No swinging Italian band name like Biglietto Per L'Inferno, Quella Vecchia Locanda or Banco Del Muteo Soccorso but simply Nathan. The roots of this formation go back to 1977 when a few friends started to play prog .In 1982 they disbanded, but 1997 a few members teamed up with other musicians and founded Nathan. Originally Nathan was a Genesis tribute band (like the mind blowing The Musical Box), they released a Genesis tribute disc entitled The Path Is Clear, performed The Lamb Lies Down On Broadway (1974) on a large and ambitious scale and produced orchestral arrangements of epic works, like Close To The Edge from Yes and Atom Heart Mother from Pink Floyd. Then Nathan did Dark Side Of The Moon (1973) and a tribute to Supertramp. After this perfect 'prog rock warming up' Nathan started to write their own compositions, with new members, resulting in the debut CD Nebulosa, (2016, see review) for the first time with Italian vocals. This review is about their brand new successor entitled Era.
The current Nathan line-up is a four piece formation, with guest musicians on choirs, backing vocals and guitars. They start the album with Figli Di Cane: a modern sound with a tight and powerful rhythm-section and harder-edged guitar, embellished with electric piano, organ and fat synthesizer flights, and topped with strong Italian vocals. Halfway a dreamy part featuring soaring keyboards, warm vocals and twanging acoustic guitars (evoking early Genesis). Then a bombastic eruption with organ and propulsive guitar riffs, flashy synthesizer runs and fiery guitar, accompanied by Mellotron choirs. The music turns into a dynamic mid-tempo with moving Italian vocals and fiery electric guitar work until slowly the music fades away. Nathan has delivered a captivating first musical impression and to me it sound like a modern blend of Seventies symphonic rock and Nineties Neo-Prog.
The next three compositions are 'trademark Nathan': a modern blend of symphonic rock and Neo-Prog with frequent shifting moods and a lot of soloing on keyboards and guitar, topped with powerful Italian vocals. My highlights are a fiery guitar solo with howling runs in Invisibile, sensitive Steve Hackett-like guitar and a spectacular break with propulsive guitar riffs and fat synthesizer flights in Le Vie Dei Canti and varied keyboard work and harder-edged guitar play in L'ultimo Giro. Although there is a lot to enjoy in these three songs sometimes my attention slips away. Because the atmospheres sound a bit similar, or more like a cascade of nice musical ideas than a composition.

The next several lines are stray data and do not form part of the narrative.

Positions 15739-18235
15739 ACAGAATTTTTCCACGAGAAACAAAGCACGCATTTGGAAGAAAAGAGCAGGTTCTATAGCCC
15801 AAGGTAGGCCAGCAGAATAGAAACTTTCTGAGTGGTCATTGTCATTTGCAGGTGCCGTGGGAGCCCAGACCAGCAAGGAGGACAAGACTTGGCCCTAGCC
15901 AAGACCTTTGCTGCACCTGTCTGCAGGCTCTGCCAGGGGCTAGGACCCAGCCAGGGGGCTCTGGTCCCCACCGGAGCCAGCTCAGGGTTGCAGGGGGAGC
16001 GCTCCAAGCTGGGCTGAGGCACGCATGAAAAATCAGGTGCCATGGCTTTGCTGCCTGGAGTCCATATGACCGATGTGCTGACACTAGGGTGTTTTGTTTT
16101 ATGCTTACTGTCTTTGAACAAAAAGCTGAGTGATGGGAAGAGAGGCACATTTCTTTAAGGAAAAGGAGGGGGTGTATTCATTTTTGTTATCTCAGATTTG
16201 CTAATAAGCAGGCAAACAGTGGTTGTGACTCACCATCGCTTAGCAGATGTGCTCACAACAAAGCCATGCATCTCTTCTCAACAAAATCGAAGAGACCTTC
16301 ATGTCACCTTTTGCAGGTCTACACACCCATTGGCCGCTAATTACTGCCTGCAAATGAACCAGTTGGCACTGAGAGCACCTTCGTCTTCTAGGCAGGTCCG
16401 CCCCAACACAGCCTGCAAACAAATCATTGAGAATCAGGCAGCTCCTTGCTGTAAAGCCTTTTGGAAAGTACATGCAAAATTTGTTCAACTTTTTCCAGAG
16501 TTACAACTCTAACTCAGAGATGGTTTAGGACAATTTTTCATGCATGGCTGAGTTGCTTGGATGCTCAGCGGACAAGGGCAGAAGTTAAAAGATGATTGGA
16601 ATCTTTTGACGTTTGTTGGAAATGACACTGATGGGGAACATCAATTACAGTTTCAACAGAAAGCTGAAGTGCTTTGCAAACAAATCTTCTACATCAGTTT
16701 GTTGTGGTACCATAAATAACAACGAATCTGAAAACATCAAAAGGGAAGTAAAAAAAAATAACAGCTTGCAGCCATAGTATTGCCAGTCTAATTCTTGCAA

The dynamic song L'Ombra Del Falco alternates between dreamy and bombastic: from twanging acoustic guitars with soaring keyboards, tender piano, delicate flute and warm vocals to a powerful mid-tempo with dynamic drums, a powerful male voice and fine female vocal harmonies and sumptuous keyboards and harder-edged guitar play. A kind of'Neo-Prog meets 70-77 Genesis' (Tony Banks Mellotron, organ and synthesizer sound).
Next Indaco is my highlight on this CD. First a dreamy part with melancholic vocals, tender piano and synthesizer work and a majestic Mellotron violin sound. Gradually the music has turned into a slow rhythm with soft synthesizer flights and Mellotron drops, culminating in compelling soloing on electric guitar and Mini Moog, goose bumps! The final part delivers first a mellow interlude with warm piano and Mellotron, and then a bombastic finale featuring Mellotron and powerful electric guitar.
The final two tracks are a bit more song-oriented (Maschere has even hit potential), alternating between symphonic rock, Nineties Neo-Prog (Arena, Everon) and AOR (Eighties Styx and Kansas): strong Italian vocals, lots of shifting moods and breaks, often powerful and bombastic, layered with harder-edged guitar play and tasteful keyboards (electric piano, Minimoog, Hammond, Mellotron).
This is a promising second album.
***+ Erik Neuteboom (edited by Dave Smith)
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